Clermont County is vulnerable to a variety of hazards that threaten its residents, businesses, and environment. Clermont County’s Emergency Operations Plan (EOP) establishes the framework to ensure that the county; cities, townships, and villages that are contained within the county; and the cooperating private and non-governmental organizations will be adequately prepared to deal with these hazards. The EOP outlines the roles and responsibilities for all participating agencies and organizations.
Emergency management is carried out in four distinct phases: mitigation, preparedness, response and recovery.
Mitigation: actions that are taken before or after an emergency to eliminate or reduce the long-term risk to human life and property from natural, technological, and human caused hazards.
Preparedness: a continuous cycle of planning, training, resource acquisition, and exercises to ensure effective coordination and the enhancement of capabilities to prevent, protect against, respond to, and recover from disasters.
Response: the mobilization of the necessary emergency services to minimize the loss of life and property following a disaster.
Recovery: short and long-term activities which return the affected area/systems to normal or improved standards.
The EOP addresses these four phases. The plan describes how state and federal resources will be coordinated to supplement county and local resources in response to a disaster. The EOP is divided into three sections: Basic Plan, Emergency Support Function Annexes, and Hazard Specific Annexes. The following is a brief description of the components of the Plan:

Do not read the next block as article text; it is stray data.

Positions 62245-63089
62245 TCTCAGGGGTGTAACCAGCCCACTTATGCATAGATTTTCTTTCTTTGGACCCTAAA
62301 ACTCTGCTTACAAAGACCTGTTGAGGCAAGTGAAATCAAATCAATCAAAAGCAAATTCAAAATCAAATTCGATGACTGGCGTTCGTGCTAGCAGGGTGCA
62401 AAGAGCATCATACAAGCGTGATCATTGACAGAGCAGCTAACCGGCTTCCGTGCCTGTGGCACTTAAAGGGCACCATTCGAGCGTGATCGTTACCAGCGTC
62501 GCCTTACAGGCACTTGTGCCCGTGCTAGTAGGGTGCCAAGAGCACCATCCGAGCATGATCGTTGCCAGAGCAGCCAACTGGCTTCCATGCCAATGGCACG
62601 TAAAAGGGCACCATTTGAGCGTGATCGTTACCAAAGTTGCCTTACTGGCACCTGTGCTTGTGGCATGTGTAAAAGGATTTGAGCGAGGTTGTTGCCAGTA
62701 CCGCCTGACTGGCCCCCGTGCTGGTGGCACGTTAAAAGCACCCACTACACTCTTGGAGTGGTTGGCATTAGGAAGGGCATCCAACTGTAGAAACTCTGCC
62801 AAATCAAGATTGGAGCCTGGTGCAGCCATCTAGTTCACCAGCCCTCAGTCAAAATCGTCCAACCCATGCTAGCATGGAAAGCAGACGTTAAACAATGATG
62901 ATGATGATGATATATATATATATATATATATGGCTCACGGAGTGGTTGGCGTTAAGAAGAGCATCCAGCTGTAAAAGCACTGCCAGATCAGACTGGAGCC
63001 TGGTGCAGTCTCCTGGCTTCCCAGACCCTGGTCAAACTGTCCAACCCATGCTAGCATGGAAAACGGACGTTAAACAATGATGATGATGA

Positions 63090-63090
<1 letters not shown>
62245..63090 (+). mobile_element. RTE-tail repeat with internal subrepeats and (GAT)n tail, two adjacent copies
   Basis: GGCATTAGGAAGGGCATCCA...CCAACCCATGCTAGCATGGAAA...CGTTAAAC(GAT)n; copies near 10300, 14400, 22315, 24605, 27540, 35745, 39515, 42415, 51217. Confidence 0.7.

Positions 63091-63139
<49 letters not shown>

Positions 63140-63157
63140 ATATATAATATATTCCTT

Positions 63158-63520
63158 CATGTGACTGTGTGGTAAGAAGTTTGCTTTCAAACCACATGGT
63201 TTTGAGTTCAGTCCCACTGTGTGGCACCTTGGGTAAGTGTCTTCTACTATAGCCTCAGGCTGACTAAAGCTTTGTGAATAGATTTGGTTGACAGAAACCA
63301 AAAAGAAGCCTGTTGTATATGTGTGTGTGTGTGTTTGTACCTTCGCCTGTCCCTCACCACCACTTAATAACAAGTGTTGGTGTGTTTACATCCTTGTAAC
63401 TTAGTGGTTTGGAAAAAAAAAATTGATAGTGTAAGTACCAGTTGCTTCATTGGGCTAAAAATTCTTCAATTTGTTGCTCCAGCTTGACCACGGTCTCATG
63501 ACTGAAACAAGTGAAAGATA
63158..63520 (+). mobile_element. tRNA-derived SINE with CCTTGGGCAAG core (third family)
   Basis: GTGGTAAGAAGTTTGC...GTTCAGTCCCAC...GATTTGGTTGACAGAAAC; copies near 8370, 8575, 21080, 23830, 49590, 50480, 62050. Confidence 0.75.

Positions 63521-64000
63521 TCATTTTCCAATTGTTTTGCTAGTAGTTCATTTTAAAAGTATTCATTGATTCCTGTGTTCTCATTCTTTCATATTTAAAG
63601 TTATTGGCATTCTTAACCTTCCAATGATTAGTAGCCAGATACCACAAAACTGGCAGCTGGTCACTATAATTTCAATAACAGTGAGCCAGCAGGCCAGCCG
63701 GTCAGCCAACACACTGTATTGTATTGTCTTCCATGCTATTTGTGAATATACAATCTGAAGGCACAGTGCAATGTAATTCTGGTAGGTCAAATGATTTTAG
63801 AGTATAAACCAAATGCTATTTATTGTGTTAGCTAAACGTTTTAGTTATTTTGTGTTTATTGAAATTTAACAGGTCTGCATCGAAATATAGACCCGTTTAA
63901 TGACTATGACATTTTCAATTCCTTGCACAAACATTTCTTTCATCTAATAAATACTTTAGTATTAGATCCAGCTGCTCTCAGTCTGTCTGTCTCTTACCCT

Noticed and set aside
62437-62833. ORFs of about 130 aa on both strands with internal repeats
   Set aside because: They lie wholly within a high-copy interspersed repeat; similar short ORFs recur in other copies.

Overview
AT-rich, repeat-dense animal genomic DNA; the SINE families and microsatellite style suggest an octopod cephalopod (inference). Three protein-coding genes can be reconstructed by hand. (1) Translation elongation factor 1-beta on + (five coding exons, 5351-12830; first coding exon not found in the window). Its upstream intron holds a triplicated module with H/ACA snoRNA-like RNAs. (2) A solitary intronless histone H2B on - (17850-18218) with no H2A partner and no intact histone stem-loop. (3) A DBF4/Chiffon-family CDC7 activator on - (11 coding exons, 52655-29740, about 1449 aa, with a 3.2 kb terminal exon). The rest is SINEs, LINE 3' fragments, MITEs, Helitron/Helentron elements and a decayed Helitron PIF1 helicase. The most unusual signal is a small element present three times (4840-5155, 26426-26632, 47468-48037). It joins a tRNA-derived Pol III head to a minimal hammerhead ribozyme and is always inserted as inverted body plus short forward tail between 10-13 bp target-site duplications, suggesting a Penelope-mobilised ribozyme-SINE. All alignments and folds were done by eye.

Basic Plan – the Basic Plan outlines in general terms how Clermont County will mitigate, prepare for, respond to, and recover from a disaster. The Basic Plan addresses the different hazards that could impact the county, the responsibilities of the various government agencies, method of operations, financial management policies that will be adhered to in an emergency and continuity of government. The Basic Plan also contains a section that addresses recovery issues to ensure a rapid and orderly implementation of rehabilitation and restoration programs for persons and property affected by a disaster.
Emergency Support Function (ESF) Annexes – The emergency support function structure is patterned after the federal system as outlined in the National Response Framework (NRF) and contains, at a minimum, the responsibilities of the primary and support agencies that will respond.
Support Annexes – provide standard operating guidelines on specific response and recovery activities that have not been covered in the ESF Annexes.
Hazard Specific Annexes – although the Plan is comprehensive in scope, there are several hazards that the County is vulnerable to that have special circumstances and situations that are only relevant to that specific hazard.
Clermont County is a designated StormReady Community. StormReady is a National Weather Service program designed to help communities respond to hazardous weather conditions. To be StormReady, a community must:
In September of 2012, the Ohio Legislature passed Ohio Revised Code (ORC), Chapter 935, Possession of Wild Animals and Snakes. ORC 935 requires that dangerous wild animal owners register with the Ohio Department of Agriculture and submit an emergency response plan to the local law enforcement agency where the animal resides.
ORC 935 also established a State Dangerous Wild Animal Emergency Response Commission (DWAERC) to develop a dangerous wild animal plan for the State of Ohio and to oversee the development of local countywide planning committees to address an intentional release or unintentional escape of dangerous wild animals. Each County is required to develop a response plan and update the plan annually.
Clermont County reviews the Plan annually. The 2016 Dangerous Wild Animal Response Plan was approved by the State DWAERC on July 26, 2016.